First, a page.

On July 31, 2017, the Federal Transit Administration (FTA) published a notice of proposed rulemaking in the Federal Register, for a proposed regulation that would establish new, experimental procedures to encourage use of public-private partnerships (P3s), joint developments and other private investment mechanisms in surface transportation capital projects. The rulemaking is linked to a statutory provision in the Moving Ahead for Progress in the 21st Century Act, which requires FTA to identify provisions at 49 U.S.C. chapter 53 and any regulations or practices thereunder that impede greater use of P3s and private investment. Potential private investors in public transportation infrastructure projects, as well as local and state transportation agencies that may be considering mechanisms of private funding, should be aware of the proposed new procedures. Public comments on the proposal are due September 29, 2017.
The rulemaking seeks to codify new Private Investment Project Procedures (PIPP) at 49 C.F.R. Part 650 that would allow entities to identify FTA requirements that impede private investment in surface transportation capital projects, and submit applications to modify or waive those requirements. “FTA requirements” would include not only FTA regulations, but mandatory provisions of the agency’s practices, procedures and guidance materials. To obtain a divergence from FTA requirements, applicants would need to demonstrate:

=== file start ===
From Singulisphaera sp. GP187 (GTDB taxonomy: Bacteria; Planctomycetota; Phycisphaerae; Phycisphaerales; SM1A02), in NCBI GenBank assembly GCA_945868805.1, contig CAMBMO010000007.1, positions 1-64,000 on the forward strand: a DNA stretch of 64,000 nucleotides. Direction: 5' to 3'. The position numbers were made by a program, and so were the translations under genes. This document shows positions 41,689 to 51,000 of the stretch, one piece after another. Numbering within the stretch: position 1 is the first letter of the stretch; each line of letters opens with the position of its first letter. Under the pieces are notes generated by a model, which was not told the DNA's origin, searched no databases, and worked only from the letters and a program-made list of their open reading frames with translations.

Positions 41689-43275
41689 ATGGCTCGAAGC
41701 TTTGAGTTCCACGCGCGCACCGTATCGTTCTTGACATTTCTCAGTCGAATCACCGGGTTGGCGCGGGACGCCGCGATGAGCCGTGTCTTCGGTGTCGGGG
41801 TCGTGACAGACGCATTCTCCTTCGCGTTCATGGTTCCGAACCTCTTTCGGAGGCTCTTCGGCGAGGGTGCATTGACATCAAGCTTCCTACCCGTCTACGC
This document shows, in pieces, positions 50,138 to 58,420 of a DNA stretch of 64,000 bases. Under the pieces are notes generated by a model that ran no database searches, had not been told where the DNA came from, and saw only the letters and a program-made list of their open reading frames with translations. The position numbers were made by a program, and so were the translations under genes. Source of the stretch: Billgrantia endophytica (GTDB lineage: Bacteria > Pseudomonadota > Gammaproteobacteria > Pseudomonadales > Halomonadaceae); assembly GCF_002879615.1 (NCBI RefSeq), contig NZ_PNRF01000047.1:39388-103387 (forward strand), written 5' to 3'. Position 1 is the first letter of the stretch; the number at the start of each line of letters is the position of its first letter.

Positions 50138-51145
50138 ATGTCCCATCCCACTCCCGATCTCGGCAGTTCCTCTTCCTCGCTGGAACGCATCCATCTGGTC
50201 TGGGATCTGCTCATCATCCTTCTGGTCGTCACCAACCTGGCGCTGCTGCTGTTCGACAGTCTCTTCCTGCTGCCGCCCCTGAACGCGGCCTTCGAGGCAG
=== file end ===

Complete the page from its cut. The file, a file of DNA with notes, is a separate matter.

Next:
- The FTA requirement(s) at issue hinder P3s or similar private investment mechanisms;
- A waiver or modification of the requirement(s) is likely to encourage P3s or similar private investment;
- The amount of private sector participation is sufficient to warrant such a waiver/modification; and
- Waiver/modification of the FTA requirement(s) could be accomplished while still protecting public interest and public investment.
If these criteria are met, the FTA Administrator would have sole discretion to grant the waiver or modification.
P3s are mutualistic collaborations between public and private entities, wherein parties share resources and skills in a project’s development, and share the financial risks and rewards of the project’s outcome. Through this rulemaking, FTA hopes to eliminate impediments to P3s as its sister agency (the FHWA) has accomplished through SEP-15 projects.
However, there are limits on FTA’s authority to waive requirements under the proposed rule. The PIPP clearly states that federal labor standards at 59 U.S.C section 5333 and the requirements of the National Environmental Policy Act (NEPA) and “any other provision of Federal statute” cannot be waived or modified.